METHOD. Shave the whole of his back thoroughly, especially the area near his buttocks. Put him in the left lateral position, with his buttocks over the edge of the table. Put a piece of gauze soaked in an antiseptic, such as chlorhexidine, over his anus, and towel him. Ask your asistant to stand at the other side of the table, and to retract his right buttock.
Methylene blue injection makes the tracks much more visible, especially to a beginner. Most experts reckon it is unnecessary. Insert a cannula into the sinus, and tie a purse string suture round it. Inject methylene blue while your assistant tightens the purse string.
LORD'S PROCEDURE starts with probing any side-openings to find the direction they run in. Use a No. 11 scalpel to cut round them, and remove a little cylinder of tissue about 5 mm deep, with a 4 mm disc of skin.
Clean the track you have made, if possible with a very small brush (as made for electric razors), or a small curette. Treat all side openings in the same way. When you are sure that there are no more pockets that might contain hairs, apply a gauze dressing, and don't try to pack the cavity.
Postoperatively, regular salt baths (22.1) are important. Inspect the wound from time to time to make sure it is healing from the bottom up, without bridging or fistulae. Keep his back and buttocks shaved free of hairs while his wound heals, or his sinus will recur. Eventually, the scar will become strong enough to withstand them.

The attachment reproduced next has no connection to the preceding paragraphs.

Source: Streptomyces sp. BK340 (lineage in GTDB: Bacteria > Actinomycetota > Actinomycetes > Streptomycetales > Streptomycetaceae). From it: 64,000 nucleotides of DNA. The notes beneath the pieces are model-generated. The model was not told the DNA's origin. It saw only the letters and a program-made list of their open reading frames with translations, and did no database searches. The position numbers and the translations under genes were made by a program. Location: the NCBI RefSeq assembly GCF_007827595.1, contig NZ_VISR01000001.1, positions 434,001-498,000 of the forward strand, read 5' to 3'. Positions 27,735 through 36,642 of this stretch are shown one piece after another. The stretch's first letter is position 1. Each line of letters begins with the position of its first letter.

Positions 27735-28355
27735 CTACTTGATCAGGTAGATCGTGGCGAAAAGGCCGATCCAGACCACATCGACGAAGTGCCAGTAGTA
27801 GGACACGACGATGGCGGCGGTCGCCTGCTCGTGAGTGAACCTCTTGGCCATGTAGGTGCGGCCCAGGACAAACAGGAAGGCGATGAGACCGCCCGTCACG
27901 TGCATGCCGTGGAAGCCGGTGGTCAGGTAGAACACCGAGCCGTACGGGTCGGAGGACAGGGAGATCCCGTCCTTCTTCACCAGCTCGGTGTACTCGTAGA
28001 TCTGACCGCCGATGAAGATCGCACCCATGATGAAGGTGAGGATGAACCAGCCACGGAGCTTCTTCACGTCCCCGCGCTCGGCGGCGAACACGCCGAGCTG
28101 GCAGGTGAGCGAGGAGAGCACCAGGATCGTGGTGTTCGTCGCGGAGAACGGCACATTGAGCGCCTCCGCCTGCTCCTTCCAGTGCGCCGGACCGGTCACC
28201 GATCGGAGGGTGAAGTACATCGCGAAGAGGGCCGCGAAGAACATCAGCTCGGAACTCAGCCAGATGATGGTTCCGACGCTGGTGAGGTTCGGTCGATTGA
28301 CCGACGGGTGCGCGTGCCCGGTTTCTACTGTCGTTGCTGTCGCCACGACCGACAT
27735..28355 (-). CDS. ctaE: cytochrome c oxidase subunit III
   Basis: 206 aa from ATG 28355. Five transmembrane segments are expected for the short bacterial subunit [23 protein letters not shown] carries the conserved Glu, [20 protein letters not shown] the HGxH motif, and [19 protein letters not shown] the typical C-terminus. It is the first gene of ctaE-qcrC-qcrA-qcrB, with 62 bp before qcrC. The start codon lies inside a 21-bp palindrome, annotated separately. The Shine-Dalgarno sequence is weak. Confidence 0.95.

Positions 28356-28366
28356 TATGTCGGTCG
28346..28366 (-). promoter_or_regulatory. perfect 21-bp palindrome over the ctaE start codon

LAYING OPEN is done by passing a probe or fistula director into the primary opening, and letting it emerge through any secondary openings. Or, if a track is blind, bring it out to the skin. Incise the skin between the two openings, and lay the track widely open. Remove any hairs and curette the track. If necessary, trim the wound to encourage its edges to remain widely open. Pack it with a hypochlorite, or saline dressing, and treat it as for any other granulating wound in this region (22.1).
CAUTION ! (1) Don't leave any sinuses behind. This is a disaster, and is why some surgeons excise a wedge of involved tissue down to the sacral periosteum.
Hold the raw margins of his wound apart until healing is complete. Let them heal from below, which is difficult, because of the anatomy of the natal cleft. If skin grows too soon, a residual cavity forms, into which hairs can fall or grow. Either pack the wound edges apart with a hypochlorite or saline dressing, or hold them apart by sewing a gauze roll in place. Ask him to run his finger up and down the wound itself each time he changes the dressings. This helps to keep the wound smooth and flat, removes debris, and is not painful. Give him some plastic or rubber surgeons's gloves, and some KY jelly. When he reattends, shave the edges of the wound carefully.
If he is fat, encourage him to lose weight. Ask him to separate the wound at least once a day with lateral traction. Warn him that his sinus might recur.
DIFFICULTIES [s7]WITH PILONIDAL SINUSES If his wound BLEEDS postoperatively, give him some gauze, and ask him to sit on it.
If there is EXCESSIVE GRANULATION TISSUE, curette it. Remove loose hairs.
If his skin forms a BRIDGE ACROSS THE LESION, with a dead space underneath, his sinus will recur. This is the commonest cause of recurrence, and is the result of poor operative technique, or poor postoperative care; so try to get it right next time.